The Israel Museum Joins the Google Art Project
Written by: Ayelet Dekel
“Today is mashehu aher [Hebrew: something else],” said James S. Snyder, Director of the Israel Museum, as the Israel Museum joined the Google Art Project, in an official launch held at the Israel Musem on April 3, 2012, making its galleries and 520 objects from the Museums’s collections accessible online. Now anyone with access to the internet can virtually walk through the museum, browse through the collections, access background information on objects and artists, and thanks to high resolution images – view details that might be hard to discern when standing in front of the object in the museum.
“Does this mean we lose our edge? Hardly,” said Snyder. On the contrary, the project will connect a wider audience to the Museum and its collections, as Snyder said, “We sit here in Jerusalem at the center of the universe, but we’re not around the corner for everybody.”Prof. Yossi Matias, Managing Director of Google’s R&D Center in Israel, said, “as an engineer, scientist, supporter and admirer of culture, I think this is exciting use of technology.” Matias noted that the Google Art Project began as one of Google’s 20% projects, and said, “engineers at Google are given the opportunity to use 20% of their time to pursue projects they find interesting. A group at Google interested in art set a goal to upload the world’s art treasures to the internet and make them accessible to all – they succeeded far beyond their dreams.”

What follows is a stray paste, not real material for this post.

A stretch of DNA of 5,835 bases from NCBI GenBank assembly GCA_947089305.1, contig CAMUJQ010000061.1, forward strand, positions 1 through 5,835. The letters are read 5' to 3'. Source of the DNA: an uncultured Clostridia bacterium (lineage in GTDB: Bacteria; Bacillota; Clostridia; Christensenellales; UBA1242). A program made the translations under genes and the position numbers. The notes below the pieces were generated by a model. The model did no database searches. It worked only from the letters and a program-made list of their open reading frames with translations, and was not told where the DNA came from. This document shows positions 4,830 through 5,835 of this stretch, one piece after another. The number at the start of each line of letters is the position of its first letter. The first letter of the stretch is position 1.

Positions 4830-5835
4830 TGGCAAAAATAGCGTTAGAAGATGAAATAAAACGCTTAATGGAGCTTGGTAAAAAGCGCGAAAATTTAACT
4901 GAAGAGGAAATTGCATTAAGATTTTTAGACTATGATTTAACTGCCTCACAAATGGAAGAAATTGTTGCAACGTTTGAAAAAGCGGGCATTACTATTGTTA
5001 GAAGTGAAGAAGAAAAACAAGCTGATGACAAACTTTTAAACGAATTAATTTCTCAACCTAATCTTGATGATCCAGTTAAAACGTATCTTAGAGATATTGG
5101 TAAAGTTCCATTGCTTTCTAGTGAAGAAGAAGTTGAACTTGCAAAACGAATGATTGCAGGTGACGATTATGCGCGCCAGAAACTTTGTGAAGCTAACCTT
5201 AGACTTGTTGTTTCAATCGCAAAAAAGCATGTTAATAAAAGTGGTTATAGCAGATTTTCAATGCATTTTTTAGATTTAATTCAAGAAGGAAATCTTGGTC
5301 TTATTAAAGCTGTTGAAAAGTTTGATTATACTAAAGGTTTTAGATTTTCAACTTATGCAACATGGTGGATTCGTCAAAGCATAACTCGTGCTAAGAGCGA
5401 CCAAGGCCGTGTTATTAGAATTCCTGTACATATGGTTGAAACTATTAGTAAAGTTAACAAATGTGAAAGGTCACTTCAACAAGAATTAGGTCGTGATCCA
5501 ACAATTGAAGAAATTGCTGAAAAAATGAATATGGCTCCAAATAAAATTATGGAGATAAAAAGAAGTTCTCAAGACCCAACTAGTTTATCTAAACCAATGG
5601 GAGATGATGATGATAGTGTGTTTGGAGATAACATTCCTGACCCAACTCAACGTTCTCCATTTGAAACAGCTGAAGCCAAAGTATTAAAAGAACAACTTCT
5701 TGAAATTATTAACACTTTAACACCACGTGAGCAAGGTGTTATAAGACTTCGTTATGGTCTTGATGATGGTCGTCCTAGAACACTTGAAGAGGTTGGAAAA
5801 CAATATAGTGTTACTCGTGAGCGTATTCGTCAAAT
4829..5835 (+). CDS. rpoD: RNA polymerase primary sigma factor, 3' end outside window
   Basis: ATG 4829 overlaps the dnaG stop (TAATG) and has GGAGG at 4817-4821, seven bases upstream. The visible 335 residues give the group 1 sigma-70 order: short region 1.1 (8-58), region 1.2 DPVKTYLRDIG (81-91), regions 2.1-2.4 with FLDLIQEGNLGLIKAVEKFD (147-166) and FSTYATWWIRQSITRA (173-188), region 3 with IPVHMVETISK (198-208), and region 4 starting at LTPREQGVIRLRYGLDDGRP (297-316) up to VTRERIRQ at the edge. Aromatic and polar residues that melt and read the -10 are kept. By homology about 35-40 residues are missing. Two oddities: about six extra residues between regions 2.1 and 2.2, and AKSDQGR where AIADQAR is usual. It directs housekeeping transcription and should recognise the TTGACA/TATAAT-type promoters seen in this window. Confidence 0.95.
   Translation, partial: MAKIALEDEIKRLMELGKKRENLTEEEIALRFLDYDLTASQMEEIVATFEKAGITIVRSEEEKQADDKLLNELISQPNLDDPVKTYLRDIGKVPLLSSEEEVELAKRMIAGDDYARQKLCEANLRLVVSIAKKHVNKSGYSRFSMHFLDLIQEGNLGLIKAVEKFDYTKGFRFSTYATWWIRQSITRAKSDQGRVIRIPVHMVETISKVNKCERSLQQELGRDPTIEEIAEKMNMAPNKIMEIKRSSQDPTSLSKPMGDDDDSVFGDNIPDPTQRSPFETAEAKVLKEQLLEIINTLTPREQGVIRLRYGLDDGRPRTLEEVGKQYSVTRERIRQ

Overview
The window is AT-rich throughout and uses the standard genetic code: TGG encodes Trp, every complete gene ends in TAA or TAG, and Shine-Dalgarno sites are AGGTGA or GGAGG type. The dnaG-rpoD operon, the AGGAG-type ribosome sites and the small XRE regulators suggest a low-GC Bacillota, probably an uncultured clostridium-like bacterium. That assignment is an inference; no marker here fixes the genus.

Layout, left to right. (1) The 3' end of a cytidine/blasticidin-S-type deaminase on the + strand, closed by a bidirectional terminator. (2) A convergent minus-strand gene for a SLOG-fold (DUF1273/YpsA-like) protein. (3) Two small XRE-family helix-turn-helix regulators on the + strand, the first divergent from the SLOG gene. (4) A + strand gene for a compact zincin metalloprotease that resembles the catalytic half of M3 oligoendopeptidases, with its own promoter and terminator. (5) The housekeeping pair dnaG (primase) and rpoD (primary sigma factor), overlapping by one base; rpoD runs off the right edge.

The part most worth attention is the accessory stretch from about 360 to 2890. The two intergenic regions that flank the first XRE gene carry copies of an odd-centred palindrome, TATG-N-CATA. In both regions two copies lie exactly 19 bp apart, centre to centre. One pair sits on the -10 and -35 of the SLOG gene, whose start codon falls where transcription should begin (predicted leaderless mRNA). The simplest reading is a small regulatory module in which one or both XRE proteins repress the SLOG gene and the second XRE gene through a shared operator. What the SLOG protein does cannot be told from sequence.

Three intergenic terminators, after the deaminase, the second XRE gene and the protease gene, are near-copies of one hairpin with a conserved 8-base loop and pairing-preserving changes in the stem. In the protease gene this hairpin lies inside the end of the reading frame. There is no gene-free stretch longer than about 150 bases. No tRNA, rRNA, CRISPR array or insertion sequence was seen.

Some of the projects attractive features include: navigation of museum interiors; browsing content by artist’s names, artworks, types of art, museums, countries, collections and time periods; the “Create an Artwork Collection” feature allows users to save views of artworks, build and share their own collection of favorites with other users. Among the Israel Museum’s objects in the project are a Neolithic Mask belonging to a group of rare stone masks dating back 9,000 years found in the Judean desert; and a Bronze Medallion of Titus from 80 CE. Behind Perspex in the museum, in some ways the internet brings these objects closer.
The Israel Museum’s collection of Jewish and Israeli culture, history and art will be accessible to the world, as will those of the Google Art Project’s 151 partners in 40 countries, offering, one hopes, more opportunities for pleasure, learning and dialogue. It’s like recorded music vs. live performances – each offers a different experience, each enhances the other, and I wouldn’t want to be without either one.